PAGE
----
Hybrid Wheat Remains in the Plan for Bayer – There have been some recent changes in the landscape for hybrid wheat production in the United States. WestBred Cereals Account Management Lead Jeff Koscelny stresses Bayer is moving forward. “We know it’s going to be a very long commitment, a very laborious process to make sure that we deliver the products that can take it to that next level.” Koscelny says a lot of dynamics are at play, but Bayer’s move to hybrid wheat is being planned. “We’re looking at the latter part of this decade to deliver our first products to market and we’re taking a slow, methodical approach, comparing it to our elite genetics to make sure we bring that advantage to the farmer.”
NCI Hosting Everything Ethanol Webinar – The Northern Crops Institute is hosting another Everything Ethanol webinar Wednesday at 10 AM. Robert McCormick, senior research fellow, National Renewable Energy Laboratory, will be presenting on a global ethanol blended fuel compatibility study. This interactive webinar series focuses on advancing global ethanol market development. Topics throughout the series include ethanol marketing factors, policies around the world, human health and ethanol. Register online.
AFBF Signs Right to Repair with Case IH & New Holland – The American Farm Bureau Federation and CNH Industrial brands, Case IH and New Holland, have signed a memorandum of understanding that provides farmers and ranchers the right to repair their own farm equipment. The MOU follows a similar agreement between AFBF and John Deere that happened earlier this year.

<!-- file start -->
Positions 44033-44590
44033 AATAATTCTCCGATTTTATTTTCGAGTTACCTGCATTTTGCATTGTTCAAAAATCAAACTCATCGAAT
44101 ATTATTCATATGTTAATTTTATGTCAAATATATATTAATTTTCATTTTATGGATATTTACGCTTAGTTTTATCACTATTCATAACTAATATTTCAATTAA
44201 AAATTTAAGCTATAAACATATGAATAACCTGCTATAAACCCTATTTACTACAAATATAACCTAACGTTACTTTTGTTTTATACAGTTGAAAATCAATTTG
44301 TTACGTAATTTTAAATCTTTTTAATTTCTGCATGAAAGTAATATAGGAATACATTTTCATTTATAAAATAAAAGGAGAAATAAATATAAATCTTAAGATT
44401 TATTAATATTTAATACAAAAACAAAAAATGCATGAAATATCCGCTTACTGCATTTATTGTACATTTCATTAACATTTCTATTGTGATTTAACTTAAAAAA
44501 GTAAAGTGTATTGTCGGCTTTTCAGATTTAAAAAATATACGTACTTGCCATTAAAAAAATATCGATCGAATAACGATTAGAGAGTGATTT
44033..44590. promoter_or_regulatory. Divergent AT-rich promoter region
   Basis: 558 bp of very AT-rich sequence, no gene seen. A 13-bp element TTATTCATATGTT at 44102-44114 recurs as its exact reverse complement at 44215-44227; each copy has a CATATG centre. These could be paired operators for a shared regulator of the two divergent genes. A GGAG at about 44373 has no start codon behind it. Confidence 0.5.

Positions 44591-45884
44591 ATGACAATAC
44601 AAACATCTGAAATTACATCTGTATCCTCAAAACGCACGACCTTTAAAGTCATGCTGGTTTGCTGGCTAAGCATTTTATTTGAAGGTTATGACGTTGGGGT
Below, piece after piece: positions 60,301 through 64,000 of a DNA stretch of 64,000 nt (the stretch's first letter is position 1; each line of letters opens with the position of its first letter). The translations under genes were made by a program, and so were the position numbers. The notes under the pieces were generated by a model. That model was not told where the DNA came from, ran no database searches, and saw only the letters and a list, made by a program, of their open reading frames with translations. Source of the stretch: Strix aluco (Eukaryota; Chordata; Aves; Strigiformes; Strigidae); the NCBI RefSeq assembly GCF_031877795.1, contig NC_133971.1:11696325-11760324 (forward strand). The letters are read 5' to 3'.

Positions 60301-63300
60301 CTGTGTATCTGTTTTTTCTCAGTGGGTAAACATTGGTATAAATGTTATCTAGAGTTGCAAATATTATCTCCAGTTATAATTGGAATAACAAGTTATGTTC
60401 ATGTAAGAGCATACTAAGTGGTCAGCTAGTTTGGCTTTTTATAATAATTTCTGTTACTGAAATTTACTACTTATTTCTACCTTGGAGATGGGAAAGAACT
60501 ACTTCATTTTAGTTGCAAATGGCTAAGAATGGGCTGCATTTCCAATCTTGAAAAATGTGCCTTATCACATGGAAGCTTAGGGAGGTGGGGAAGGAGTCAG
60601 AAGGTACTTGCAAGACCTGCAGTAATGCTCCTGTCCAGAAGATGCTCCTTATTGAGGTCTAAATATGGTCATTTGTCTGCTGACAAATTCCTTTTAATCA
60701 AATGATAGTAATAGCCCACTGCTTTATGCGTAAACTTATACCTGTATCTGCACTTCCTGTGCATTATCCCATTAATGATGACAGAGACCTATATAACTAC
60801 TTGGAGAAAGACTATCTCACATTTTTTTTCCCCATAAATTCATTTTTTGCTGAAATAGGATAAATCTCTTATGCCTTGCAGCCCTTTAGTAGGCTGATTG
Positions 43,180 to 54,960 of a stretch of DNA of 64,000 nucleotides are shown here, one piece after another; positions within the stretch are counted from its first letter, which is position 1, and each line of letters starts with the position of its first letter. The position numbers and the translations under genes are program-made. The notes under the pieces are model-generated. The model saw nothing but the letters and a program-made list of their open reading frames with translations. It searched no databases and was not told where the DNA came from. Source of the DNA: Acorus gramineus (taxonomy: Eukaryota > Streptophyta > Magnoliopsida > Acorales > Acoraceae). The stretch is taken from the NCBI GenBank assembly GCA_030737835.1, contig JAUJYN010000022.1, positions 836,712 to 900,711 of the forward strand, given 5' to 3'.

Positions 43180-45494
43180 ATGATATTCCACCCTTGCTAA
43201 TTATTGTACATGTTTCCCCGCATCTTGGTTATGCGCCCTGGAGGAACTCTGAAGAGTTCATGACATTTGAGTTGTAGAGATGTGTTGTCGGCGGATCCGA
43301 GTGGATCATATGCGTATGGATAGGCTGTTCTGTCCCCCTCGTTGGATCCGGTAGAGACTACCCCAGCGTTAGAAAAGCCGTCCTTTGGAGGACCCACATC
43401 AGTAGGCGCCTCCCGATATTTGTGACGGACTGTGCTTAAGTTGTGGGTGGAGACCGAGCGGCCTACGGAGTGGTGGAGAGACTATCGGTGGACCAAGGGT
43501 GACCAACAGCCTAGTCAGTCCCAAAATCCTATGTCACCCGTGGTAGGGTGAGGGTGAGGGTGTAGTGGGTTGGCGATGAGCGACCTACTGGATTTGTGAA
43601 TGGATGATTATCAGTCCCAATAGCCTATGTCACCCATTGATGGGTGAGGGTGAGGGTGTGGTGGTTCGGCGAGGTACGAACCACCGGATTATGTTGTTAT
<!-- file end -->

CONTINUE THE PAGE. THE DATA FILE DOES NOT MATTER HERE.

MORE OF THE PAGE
Job Opportunities in Agriulture – Check out the Job Opportunities in Agriculture tab on the Red River Farm Network website. The North Dakota Soybean Council is seeking a finance and compliance administrator. True North Equipment has an job available for a corporate service manager. AURI, R.D. Offutt Farms and Dakota Ingredients also have listings.
SD Corn Comments – In this week’s edition of South Dakota Corn Comments, South Dakota Corn Board Member Kelsey Geraets talks about National Women’s History Month.
Hays Succeeds Wolters – Missouri farmer Scott Hays is the new president of the National Pork Producers Council. Hays succeeds Terry Wolters of Pipestone, Minnesota. Lori Stevermer of Easton, Minnesota is the new NPPC president-elect. Todd Morotz of Minnesota was also elected to the board of directors.
Hall of Fame Honors for Hog Slat Founder – Hog Slat owner and founder Billy Herring was inducted into the National Pork Industry Hall of Fame. Hog Slat is the largest contractor and manufacturer of swine equipment in the United States. Outgoing National Pork Producers Council President Terry Wolters said Herring “has made countless contributions to the U.S. pork industry and has led with values that he has instilled in the next generation of pork producers.”
MN Farm Recognized by The Fertilizer Institute – The Fertilizer Institute honored Johnstad Farms of Beltrami, Minnesota as a 4R Advocate of the Year. The award highlights the right source, rate, time, and placement of fertilizer. Andrew Johnstad says the farm switched to strip tillage three years ago. “We were sick of the wind blowing and losing beets to blowing dirt,” said Andrew. “We thought there’s got to be a better way and we moved our farm to 100 percent strip-till on our sugar beet acres and we’ve had great success with it.” The farm uses nominated by Environmental Tillage Systems for the award. TDS Fertilizer of Fertile was also recognized. David Johnstad was proud to receive this award at Commodity Classic. “I’m proud of the boys; it’s their idea. We’re trying to build a culture on our farm and everybody’s included.” Listen to the full interview.
Martin Moves to USDA – USDA has appointed Prescott Martin III as the senior counsel in the Office of the General Counsel. Martin previously worked as chief counsel for the House Agriculture Committee under former Chairman Collin Peterson.